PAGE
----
There is, however, a sense in which Jesus, the Son of God, took the central place in this Pre-Creation Council, since everything depended upon His consent. The plan of the Father was glorious but fragile, for one sinner could bring it to ruin—indeed this is precisely what was done by Lucifer—and, unless there had been a way out of this difficulty, God could never have embarked upon the scheme at all. For, as Our Lord was to say later on to all who thought of beginning a new venture, "Sit down first and count the cost". And the cost of the Creation was to be the shameful death of One who should restore the Mystery of the Law of Love, broken by the disobedience of His Creatures, and should have laid upon His own back the sin of all and the punishment of all.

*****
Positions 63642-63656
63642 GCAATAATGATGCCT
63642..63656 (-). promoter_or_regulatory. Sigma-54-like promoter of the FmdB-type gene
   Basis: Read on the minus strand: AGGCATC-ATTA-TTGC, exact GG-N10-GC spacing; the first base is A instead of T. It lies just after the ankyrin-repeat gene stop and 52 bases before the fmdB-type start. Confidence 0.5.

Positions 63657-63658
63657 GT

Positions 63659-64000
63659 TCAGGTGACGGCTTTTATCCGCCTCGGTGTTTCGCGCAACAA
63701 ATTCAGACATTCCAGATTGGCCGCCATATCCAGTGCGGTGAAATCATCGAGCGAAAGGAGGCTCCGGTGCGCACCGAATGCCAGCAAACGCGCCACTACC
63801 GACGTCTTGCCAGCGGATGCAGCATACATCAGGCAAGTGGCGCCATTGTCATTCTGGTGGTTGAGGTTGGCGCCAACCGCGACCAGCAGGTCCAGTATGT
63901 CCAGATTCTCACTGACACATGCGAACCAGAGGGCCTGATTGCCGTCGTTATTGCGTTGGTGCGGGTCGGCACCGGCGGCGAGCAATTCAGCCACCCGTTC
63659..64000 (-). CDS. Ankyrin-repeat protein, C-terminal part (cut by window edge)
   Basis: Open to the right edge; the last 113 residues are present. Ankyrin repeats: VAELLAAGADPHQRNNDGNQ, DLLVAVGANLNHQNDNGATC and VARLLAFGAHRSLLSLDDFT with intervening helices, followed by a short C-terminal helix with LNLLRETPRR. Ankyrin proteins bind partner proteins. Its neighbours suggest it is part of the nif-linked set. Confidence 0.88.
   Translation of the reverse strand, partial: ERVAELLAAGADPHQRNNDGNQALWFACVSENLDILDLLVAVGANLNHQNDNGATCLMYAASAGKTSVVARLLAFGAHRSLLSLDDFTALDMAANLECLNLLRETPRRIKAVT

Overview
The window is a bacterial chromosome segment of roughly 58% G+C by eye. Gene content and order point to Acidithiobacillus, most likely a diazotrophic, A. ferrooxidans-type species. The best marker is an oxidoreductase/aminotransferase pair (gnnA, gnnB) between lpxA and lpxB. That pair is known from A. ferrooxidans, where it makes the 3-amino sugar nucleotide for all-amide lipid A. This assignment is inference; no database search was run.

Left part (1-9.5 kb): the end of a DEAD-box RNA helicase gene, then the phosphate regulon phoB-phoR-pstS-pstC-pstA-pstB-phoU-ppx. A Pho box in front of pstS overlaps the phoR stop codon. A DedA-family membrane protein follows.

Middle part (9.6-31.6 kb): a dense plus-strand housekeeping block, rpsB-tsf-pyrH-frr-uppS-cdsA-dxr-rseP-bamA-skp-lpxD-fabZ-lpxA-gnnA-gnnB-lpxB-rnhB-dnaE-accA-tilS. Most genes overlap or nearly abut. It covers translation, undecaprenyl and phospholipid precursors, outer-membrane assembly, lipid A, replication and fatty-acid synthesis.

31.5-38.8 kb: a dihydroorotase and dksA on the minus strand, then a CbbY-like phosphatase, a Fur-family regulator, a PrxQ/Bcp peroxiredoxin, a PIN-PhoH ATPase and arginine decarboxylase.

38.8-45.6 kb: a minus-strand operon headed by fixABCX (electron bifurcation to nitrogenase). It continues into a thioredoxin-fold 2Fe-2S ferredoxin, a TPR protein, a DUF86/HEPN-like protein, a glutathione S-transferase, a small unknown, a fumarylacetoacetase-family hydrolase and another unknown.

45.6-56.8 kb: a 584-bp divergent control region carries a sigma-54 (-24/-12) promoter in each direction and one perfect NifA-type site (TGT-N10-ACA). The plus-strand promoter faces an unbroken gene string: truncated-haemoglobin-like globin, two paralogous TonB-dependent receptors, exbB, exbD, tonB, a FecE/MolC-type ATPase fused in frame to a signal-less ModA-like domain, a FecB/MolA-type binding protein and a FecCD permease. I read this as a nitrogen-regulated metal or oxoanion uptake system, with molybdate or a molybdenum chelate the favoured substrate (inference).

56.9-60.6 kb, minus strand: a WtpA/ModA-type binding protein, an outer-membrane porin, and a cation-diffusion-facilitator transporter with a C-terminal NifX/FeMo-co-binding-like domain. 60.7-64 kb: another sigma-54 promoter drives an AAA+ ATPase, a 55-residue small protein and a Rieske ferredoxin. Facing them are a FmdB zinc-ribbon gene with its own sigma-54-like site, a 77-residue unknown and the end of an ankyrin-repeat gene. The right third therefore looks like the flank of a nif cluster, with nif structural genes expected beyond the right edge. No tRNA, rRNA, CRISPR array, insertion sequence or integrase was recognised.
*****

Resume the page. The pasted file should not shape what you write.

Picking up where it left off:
To this fearful adventure the Heavenly Father was calling His Beloved Son. If He were willing to be crucified, then the dead should live eternally, and, as it were, owe all to Him, and be in a special way His own spoil, wrested from the Enemy, and from among them should come His own personal possession, His blood-bought Bride (Revelation 19:7). We are shown a human parallel to this primeval scene in that betwixt Abraham and Isaac on Mount Moriah in Genesis 22. The actual description is bald in the extreme; but as we clothe the skeleton we can see some of its poignancy. How difficult for Abraham to disclose his purpose to Isaac, how deep the shock to Isaac at its first impact, how